Christine Munch's Solitude Confined: The Journey of Dear John, the other dance-theater work on this program (also shown the previous weekend at the Hedwig Dance Lab), like Baubo's piece offers a female perspective. Munch, who's a costume designer as well as a choreographer, is highly attuned to the nuances of dress; the way the four performers change their hats in itself suggests a journey, from the Turkish-looking fezzes of recent immigrants to the large, fanciful milliner's creations worn by "ladies" to the smaller, more modest chapeaus of more modern, more middle-class women. One scene that mimics the stiff, overly polite female gathering may be genuinely funny and horrifying only to women: the four performers utter a symphony of pretended affection and warmth, of elaborate caretaking that means nothing, of denying their own needs and second-guessing everyone else's.

Solitude Confined too is well worth seeing, though like WanderLust it's often obscure--not so much because its meanings are private, though they may be, but because the cultural sources are unknown to me. Munch's use of vastly different texts (Ingmar Bergman's film Dreams, The Asian Journal of Thomas Merton, Roget's Thesaurus) reminded me of Goat Island's approach, but her movement is completely different from theirs, gentle and delicate rather than athletic and punishing. Often her performers dress or groom one another in dance and mime that's of a piece and reflects the work's female focus.

I was oppressed, however, by the sense that Solitude Confined was being performed in a space it wasn't designed for (the stage area is much smaller than at the Chicago Cultural Center, where it was first done). Not only were we lacking the necessary distance to see the piece as it was meant to be seen, the performers seemed uncomfortable--we were almost on top of them. The dancers in August Tye's two pure-dance pieces also seemed ill at ease. Torn is a rather ordinary modern-dance solo tinged with ballet, X a more innovative duet with some wicked jazzy moves on pointe for the woman. Her partner didn't give her much support, however; and the subtext--woman rapes man--is both obvious and unmotivated. The close quarters appeared to make the performers acutely conscious of any failures of technique.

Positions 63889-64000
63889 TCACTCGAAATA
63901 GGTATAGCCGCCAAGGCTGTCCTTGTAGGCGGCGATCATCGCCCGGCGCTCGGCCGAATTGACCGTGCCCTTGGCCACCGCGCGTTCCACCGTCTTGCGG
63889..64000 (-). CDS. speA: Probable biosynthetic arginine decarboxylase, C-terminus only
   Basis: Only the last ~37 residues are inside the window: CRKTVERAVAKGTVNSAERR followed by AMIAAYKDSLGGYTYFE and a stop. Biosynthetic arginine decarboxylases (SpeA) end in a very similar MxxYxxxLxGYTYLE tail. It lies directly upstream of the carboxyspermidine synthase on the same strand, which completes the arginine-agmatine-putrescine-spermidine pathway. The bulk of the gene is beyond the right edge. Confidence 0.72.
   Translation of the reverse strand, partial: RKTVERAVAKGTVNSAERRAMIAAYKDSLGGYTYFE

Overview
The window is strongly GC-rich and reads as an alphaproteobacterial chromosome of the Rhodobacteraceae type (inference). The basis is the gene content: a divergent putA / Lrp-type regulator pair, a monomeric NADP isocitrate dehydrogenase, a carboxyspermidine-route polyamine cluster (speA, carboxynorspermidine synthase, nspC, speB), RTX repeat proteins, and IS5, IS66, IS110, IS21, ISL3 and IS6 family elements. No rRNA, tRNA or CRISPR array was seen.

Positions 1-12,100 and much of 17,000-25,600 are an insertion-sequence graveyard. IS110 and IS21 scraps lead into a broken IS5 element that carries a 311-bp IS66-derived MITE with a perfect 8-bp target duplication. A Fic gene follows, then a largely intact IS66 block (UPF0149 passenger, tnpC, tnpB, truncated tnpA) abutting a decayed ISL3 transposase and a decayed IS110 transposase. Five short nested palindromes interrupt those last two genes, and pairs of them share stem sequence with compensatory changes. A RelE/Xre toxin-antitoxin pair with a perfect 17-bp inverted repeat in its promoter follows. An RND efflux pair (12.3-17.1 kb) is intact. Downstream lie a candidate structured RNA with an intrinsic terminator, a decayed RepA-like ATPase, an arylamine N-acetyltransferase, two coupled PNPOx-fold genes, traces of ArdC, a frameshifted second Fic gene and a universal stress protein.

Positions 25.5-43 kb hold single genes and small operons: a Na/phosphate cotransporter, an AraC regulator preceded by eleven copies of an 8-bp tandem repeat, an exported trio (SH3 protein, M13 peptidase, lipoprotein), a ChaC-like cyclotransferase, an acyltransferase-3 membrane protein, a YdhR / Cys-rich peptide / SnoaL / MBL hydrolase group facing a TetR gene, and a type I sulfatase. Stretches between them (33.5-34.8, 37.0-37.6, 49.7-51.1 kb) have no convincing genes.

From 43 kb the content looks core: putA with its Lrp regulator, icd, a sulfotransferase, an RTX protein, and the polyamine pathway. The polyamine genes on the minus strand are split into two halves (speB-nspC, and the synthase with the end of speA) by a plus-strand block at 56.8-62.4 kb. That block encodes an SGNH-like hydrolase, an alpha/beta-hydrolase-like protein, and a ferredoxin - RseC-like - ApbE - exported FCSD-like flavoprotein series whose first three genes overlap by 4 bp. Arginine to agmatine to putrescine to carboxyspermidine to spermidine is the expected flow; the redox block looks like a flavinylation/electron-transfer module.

Rebecca Rossen and her dancers seemed to embrace the small space and proximity of the audience, however. Keith Carollo, Matthew Cobb, and Rossen herself faced us unblinkingly--especially Carollo, whose steady gaze actually pulled me in. Perhaps they weren't self-conscious partly because Rossen's dances have nothing to do with technique as we know it: in fact Carollo and Cobb have little or no formal dance training.

The duet the two men perform, Tenderly Struck, Rapidly Held, is closer to pure dance than either of the dance-theater pieces yet far more radical: this is an antidance of antimeaning, so preposterously anti that it makes us laugh. Whether the dancers are spouting B words (bitch, bastard, bimbos) or D words (dry heave, dimwit, darling) or flubbering their own or the other guy's lips (or are they miming brushing their teeth?), what they're doing makes no sense. David Pavkovic's sound design seems equally random. And Rossen in her choreography (she also credits the original dancers, Cobb and Anthony Bailey) abandons any pretense of connecting the dots--her phrasing too is radical, cutting the dance up into little disconnected bits, a stop-start approach that gives emphasis to certain comically overdone, awkward lifts. She does repeat some phrases--a face-down fall to the floor, Cobb hoisting Carollo toward the ceiling like a construction worker picking up a board--but they don't acquire meaning. The work-in-progress duet Rossen performs with Carollo, Bit, is less impressive: it's inchoate in a way Tenderly is not, and I was bothered by the disparity between Carollo's roughness and Rossen's more polished technique (though she wasn't trying to dance in a polished way).

Whatever the success or failure of any given piece, Rossen's work is avant-garde in a way the dance-theater pieces here are not. By abandoning the "ghost play," she frees us to see what's before our eyes and react to it spontaneously, no longer the prisoners of meaning.

Art accompanying story in printed newspaper (not available in this archive): photo/William Frederking.